The concept has subsequently migrated to refer to the Navy and Air Force and become known as the Armed Forces Covenant. The implied meaning remains the same and has now been codified. Details of this can be viewed on UK government websites – https://www.armedforcescovenant.gov.uk/ and https://www.gov.uk/government/policies/armed-forces-covenant.
Does this concept have relevance in the New Zealand context? I believe that it does. Some will argue that there are already systems in place to cover this ‘sort of thing’. Currently, we have too many gaps in our care programme – especially for veterans and their families to make that believable. These often appear as negative stories in the media. Our legislation, despite its volume, is equally incomplete. Accident Compensation is a case in point where injury is covered but sickness is not. Special cases have to be brought to cover some situations such as the soldiers and their children who suffered from the effects of exposure to Agent Orange in the Vietnam War and exposure to radiation during the observation of nuclear tests. Will exposure to depleted uranium from anti-armour shells, prophylactic operational medical regimens and post-traumatic stress be the next series of special cases? Who knows – but these people shouldn’t have to wait until most of them are dead for the ‘science to be in’ and politicians to act.
An Armed Forces Covenant covers more than just health. It addresses issues of transition back into society – education and re-training, housing, employment and much more. If New Zealand had a written Constitution, that would be the place that I would put it. However, we don’t, so it will need to have its own legislation. If it’s not placed in statute, it will be applied variably and thus, its purpose will be undermined. I can imagine a Defence and Veterans’ Ombudsman position being created to hold governments to account over the Covenant and a Defence Force Association to provide the continuity of commentary in the public where service chiefs and other officials can’t or won’t.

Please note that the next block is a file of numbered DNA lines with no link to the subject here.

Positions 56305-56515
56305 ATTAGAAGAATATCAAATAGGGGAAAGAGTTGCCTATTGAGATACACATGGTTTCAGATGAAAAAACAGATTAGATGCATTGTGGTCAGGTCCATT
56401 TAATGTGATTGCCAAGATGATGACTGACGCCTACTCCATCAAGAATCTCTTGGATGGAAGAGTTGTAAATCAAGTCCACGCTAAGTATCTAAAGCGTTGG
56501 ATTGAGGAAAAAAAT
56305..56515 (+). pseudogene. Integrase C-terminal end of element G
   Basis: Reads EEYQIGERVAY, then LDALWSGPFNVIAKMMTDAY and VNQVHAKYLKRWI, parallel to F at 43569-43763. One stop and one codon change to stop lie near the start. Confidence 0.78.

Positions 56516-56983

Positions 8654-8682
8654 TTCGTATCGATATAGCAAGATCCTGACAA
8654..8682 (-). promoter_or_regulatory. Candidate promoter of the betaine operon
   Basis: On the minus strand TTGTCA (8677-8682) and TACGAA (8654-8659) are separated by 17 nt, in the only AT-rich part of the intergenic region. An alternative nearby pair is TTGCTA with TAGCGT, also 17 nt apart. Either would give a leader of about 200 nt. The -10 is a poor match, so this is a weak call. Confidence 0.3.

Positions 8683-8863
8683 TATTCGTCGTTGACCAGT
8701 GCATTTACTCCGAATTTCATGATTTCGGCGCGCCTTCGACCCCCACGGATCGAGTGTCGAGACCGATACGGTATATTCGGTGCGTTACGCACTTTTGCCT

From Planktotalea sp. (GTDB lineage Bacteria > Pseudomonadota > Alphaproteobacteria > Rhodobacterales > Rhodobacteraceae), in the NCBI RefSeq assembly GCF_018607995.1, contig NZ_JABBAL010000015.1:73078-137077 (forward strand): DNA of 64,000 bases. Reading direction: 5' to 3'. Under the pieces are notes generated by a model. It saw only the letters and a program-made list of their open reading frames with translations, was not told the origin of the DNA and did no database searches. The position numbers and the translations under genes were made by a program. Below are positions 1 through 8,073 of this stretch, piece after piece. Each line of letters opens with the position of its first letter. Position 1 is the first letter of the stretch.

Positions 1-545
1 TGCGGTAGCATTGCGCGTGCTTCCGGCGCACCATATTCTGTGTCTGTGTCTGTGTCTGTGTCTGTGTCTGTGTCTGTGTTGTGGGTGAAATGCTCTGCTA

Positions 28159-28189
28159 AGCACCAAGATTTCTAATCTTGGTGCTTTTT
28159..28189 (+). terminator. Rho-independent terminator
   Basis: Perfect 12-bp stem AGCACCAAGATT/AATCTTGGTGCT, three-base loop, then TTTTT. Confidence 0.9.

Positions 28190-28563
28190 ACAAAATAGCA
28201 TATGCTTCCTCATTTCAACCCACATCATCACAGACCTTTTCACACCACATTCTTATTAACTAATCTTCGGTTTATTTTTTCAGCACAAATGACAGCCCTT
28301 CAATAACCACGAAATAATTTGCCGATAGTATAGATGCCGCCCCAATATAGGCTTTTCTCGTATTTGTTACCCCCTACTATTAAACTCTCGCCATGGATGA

A major difficulty in implementing an Armed Forces Covenant is in the title. If it is to represent a special bond between society and those who protect it, then what about Police? What about the intelligence operators, civilian medical staff and myriad of specialists from other government agencies who now deploy on operations? They get medallic recognition from the State now – but you can’t eat a medal or house your family with it.
I’d like to think that we might hear from aspiring politicians on veteran’s affairs in the lead-up to this general election but I doubt it will happen. Detractors will argue that such a system will create two classes of citizen. However, that is both true and irrelevant. We already have two classes – those few who put their lives at risk and give up personal freedoms in defence of our society – and the majority who don’t.